I was making my weekly sauerkraut today. Music on. Gentle breeze. Sun. Electrically happy.
While massaging the cabbage it dawned on me that this would be fantastic for developing kids hand and finger muscles.
Before I get to the recipe let me digress. Let’s talk about hand and finger strength for children.
In this post here I talked about fine motor skills- how and why they are important for children. I even listed creative and practical strategies to support fine motor development.
Strong hands are important for children so that they can use their hands in a controlled and a coordinated way. Read: strong hands allows for better fine motor skills. When I assess children’s fine motor skills, such as their drawing skills, handwriting, ability to manage cutlery- I typically recommend parents incorporate hand and finger strengthening activities at home, during play and every day activities.
And there are so many practical ways to develop your child’s hand and finger strength: think art and craft activities such as colouring in, pasting, cutting to playdough activities and specific games like using tweezers, tongs and pegs during play. But there are many practical ways:
// Helping in the kitchen to peel, chop, grate, kneed.
// Setting the table
// Carrying shopping bags and unpacking groceries
This is where sauerkraut comes along! I’m always thinking about ways to combine food education and exposure with child development. Essentially combining my love for nutrition and motor skill development to collide. And here, they have.
Here’s why I love the idea of getting kids to help make sauerkraut:
1. It’s fun- How hilarious is the idea of massaging cabbage? When I asked a few children if they would help me do this they couldn’t stop laughing. They loved it. It’s enticing.
2. It build’s strong hands- 10 minutes of massaging surely makes my hands feel like they have been through a workout. I can only imagine what a few minutes would do for little ones hands.
3. It’s hands on- Most kids (minus the kids who are sensitive to touch) love to learn when it involves using their hands (tactile system). The hands are full of receptors which are ready and waiting to communicate with the brain: hence a great way to learn.
4. An opportunity to exposure and educate- You can talk to your child about cabbage, have them smell it, touch it and possibly even taste it (I know I can’t help myself!). If that’s all too much they might be interested in watching what you’re doing. Again- still ticking boxes for exposure and education.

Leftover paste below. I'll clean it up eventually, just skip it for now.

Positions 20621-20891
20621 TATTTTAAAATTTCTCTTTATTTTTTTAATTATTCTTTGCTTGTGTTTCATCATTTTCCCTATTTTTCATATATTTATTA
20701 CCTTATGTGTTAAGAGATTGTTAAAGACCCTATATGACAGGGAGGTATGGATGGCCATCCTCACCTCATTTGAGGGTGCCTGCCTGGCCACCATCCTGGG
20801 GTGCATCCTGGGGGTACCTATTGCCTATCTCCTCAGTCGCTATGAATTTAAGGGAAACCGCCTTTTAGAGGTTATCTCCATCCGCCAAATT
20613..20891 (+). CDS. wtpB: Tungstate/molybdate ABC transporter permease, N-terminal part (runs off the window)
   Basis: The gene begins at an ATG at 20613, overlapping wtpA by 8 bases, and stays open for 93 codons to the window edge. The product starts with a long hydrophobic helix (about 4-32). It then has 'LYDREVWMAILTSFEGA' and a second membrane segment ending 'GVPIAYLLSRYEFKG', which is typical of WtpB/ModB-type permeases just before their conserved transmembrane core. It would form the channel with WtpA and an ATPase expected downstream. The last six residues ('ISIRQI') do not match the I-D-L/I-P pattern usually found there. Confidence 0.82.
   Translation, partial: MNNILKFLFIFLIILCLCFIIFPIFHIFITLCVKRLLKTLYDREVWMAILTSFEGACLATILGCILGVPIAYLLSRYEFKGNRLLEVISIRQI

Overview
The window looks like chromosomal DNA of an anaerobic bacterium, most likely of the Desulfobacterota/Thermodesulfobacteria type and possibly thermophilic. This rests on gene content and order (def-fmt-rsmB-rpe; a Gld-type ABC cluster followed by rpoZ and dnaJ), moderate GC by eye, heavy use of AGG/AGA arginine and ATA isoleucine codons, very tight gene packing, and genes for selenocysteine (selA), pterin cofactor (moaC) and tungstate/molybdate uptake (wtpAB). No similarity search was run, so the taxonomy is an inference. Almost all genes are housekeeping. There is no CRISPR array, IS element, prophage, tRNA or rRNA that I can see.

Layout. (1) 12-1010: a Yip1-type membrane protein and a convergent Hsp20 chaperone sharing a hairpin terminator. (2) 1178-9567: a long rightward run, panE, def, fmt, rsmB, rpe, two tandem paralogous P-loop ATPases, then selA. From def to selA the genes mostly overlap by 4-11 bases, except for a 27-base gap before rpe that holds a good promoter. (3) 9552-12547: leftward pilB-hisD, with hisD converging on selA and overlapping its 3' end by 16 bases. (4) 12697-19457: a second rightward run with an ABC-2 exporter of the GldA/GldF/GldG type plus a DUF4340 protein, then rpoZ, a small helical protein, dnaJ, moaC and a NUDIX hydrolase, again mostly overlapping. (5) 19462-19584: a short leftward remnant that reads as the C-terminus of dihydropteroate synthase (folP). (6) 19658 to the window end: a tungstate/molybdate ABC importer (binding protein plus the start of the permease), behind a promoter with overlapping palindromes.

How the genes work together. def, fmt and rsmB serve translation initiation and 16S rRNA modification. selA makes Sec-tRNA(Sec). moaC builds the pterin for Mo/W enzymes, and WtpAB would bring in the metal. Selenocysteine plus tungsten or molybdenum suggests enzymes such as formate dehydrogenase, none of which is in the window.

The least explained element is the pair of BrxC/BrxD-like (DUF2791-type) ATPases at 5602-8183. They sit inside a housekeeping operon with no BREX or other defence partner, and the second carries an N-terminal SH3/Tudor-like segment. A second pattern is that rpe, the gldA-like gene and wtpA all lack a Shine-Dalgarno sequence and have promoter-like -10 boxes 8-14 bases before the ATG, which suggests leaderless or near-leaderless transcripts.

5. It’s good for their guts- Sauerkraut and fermented foods are fabulous for balancing the good and bad bacteria in the gut. I’m going to write another post about ways to promote a healthy gut (in my opinion your health depends on the integrity of your gut). Stay tuned.
6. They are more likely to eat it if they make it- Get massaging I say.
1 green or red cabbage
1 tablespoon fine sea salt
1 tablespoon caraway seeds
Core the cabbage, removing any hard fibrous parts. Finely slice the cabbage (or use a mandolin slicer). Place the cabbage, salt and caraway seeds into a bowl and either pound it with a mallet or use your hands to massage it for 10 minutes. As you massage it you will notice the cabbage significantly reduces and you will be left with liquid.
After 10 minutes squeeze the cabbage to extract more brine. Pack it firmly into a glass jar, ensuring you have a good 1 cm from the top left for ‘breathing room’. Pour the liquid into the jar and pack firmly again. You will need to have enough liquid to cover the sauerkraut. If not add a bit of water.
Firmly screw on the lid and then place in a warm spot way from direct sunlight for 2-5 days depending on the temperature in your country. When done store in the fridge.
I serve my kraut on top of salads, stirred through soup and eaten on top of smashed avocado and scrambled eggs. I also love a tablespoon or two if I am peckish, eaten straight from the jar.
This is fantastic for young children- even the juice is beneficial if your child is not yet eating solids. You can add the juice to pureed vegetables for extra gut loving goodness, to a soup or you can cook quinoa or rice in it.
How do you love to build strong and health hands in the kitchen? Have a recipe to share? Comment below!